• What can we learn from our competitors?

By knowing the answer to these questions you can keep a step ahead of your clients. That way you won’t be scrambling for answers when pressed for information on how the program can achieve even more. In order to win confidence and support from clients, it is important for agencies to be able to demonstrate forward thinking by effectively communicating fact based answers to questions.

So, if your client wants to know which PR efforts are working and which ones are not, how do you respond in a way that proves you aren’t just shooting from the hip – that you truly understand where you have (or have not) performed well?

Here is what you do: Make a list of the PR activities that were directly responsible for delivering positive results and meeting goals. Analyze your list and try to determine trends or factors that could lead to even greater future successes. Adjust your PR strategy accordingly. Also, make a list of PR activities that did not produce positive results and make plans to adjust or eliminate those activities. 

Here is a sample answer you could give if asked to explain what areas of your PR program are working or not working:

“Based on research and customer feedback we have identified increased product review coverage as a driving factor behind the 125% sales increase we saw last quarter. The team worked to increase total product reviews by 200%, securing a total of 48 product reviews worldwide. Since we have found evidence to suggest that nearly 1/3 of last quarter’s sales were influenced by product reviews, we plan to continue an aggressive push to achieve coverage that consists of at least 35% product reviews.”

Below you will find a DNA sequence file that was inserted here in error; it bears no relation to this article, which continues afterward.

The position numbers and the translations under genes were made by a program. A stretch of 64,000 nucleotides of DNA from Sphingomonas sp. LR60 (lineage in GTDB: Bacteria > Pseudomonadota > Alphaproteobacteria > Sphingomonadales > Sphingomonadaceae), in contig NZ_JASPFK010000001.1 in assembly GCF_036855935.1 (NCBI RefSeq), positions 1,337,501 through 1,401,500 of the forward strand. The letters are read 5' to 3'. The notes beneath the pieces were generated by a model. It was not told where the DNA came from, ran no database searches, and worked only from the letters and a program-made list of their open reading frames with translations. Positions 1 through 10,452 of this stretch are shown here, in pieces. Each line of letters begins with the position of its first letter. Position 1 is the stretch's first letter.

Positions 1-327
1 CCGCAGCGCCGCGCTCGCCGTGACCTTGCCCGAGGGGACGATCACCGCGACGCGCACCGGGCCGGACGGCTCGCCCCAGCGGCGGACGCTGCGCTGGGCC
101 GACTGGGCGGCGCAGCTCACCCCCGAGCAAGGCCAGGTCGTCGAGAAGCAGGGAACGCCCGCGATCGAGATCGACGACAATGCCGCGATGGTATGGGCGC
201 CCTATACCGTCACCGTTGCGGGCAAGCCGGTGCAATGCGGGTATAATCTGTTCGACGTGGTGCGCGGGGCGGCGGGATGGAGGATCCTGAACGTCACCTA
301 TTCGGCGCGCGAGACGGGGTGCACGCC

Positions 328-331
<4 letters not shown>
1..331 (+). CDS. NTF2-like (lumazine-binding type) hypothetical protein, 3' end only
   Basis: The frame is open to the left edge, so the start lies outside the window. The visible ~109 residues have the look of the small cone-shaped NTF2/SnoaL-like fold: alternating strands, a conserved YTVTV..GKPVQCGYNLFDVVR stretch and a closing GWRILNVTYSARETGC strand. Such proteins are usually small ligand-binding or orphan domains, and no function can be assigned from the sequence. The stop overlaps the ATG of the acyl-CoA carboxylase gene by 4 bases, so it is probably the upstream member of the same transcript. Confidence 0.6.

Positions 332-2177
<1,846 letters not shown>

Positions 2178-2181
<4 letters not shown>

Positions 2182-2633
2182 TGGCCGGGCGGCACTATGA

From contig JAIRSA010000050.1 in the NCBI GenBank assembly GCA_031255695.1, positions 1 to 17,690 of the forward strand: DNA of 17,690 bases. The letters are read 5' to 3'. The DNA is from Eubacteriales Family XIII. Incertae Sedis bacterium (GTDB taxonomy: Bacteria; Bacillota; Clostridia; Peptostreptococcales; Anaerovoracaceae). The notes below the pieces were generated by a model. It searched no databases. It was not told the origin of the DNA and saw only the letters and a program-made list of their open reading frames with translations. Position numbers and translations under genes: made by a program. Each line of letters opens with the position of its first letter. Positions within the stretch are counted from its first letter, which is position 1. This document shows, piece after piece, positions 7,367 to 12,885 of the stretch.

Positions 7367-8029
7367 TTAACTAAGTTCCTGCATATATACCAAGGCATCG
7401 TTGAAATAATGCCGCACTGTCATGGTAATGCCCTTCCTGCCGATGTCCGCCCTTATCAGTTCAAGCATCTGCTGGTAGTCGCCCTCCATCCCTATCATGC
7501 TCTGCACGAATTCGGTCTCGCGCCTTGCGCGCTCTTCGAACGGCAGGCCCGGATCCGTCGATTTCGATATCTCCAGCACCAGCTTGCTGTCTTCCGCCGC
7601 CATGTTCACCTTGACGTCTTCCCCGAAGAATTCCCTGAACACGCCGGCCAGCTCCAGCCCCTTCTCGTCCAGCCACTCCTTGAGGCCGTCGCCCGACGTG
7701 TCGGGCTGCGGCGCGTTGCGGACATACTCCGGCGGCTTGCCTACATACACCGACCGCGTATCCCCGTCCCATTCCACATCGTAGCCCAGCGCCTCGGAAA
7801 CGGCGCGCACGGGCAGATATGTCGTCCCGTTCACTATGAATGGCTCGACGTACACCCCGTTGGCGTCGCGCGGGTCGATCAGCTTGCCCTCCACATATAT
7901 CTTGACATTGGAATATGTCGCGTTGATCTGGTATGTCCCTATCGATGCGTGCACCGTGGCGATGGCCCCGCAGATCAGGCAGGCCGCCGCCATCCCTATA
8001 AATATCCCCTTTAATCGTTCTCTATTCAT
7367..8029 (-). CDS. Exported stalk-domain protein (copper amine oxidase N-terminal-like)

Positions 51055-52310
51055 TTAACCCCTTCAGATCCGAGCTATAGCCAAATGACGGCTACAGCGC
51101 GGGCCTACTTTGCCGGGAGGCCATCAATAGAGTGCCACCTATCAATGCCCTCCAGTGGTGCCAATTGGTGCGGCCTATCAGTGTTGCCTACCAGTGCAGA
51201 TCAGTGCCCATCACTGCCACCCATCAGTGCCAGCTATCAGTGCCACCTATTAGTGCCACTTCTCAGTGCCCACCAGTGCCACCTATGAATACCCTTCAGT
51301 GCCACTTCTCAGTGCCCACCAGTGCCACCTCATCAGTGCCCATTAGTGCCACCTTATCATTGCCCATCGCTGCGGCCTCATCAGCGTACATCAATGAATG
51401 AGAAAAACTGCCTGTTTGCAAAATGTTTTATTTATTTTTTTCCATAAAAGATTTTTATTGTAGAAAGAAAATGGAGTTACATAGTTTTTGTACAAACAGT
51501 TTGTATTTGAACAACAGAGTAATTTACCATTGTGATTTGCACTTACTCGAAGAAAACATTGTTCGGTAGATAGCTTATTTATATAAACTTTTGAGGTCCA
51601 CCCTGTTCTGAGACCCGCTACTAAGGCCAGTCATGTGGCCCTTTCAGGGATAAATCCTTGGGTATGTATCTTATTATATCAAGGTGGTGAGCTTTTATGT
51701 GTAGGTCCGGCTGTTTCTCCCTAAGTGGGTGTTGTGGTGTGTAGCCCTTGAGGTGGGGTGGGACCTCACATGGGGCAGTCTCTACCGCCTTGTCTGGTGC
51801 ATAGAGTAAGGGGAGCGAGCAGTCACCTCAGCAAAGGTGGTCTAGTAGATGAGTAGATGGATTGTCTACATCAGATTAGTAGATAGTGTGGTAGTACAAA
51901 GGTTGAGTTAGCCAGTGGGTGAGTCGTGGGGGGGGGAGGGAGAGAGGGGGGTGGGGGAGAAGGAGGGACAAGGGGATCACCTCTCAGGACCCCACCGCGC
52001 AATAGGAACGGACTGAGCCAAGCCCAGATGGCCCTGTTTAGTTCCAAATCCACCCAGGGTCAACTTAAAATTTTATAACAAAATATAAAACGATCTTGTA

“Conversely, our data shows that the customer referral program was only responsible for generating 2% of all sales this quarter. We are looking at making changes to how we promote the referral program in order to make it more enticing.”

Since evaluating what is and isn’t working requires looking at a number of different activities and factors, you absolutely want to have charts, graphs and other reports on-hand for your clients to view. This will help clients visualize the results you are reporting, along with the plan you’re laying out for future efforts.

If you are committed to getting the best results from PR, you should know what PR efforts are – and are not – working long before you’re confronted by a client. The only way to know this is by measuring and analyzing your PR efforts on an ongoing basis. Then, when the client does ask, it just becomes a matter of communicating your findings and showing your client some supporting data.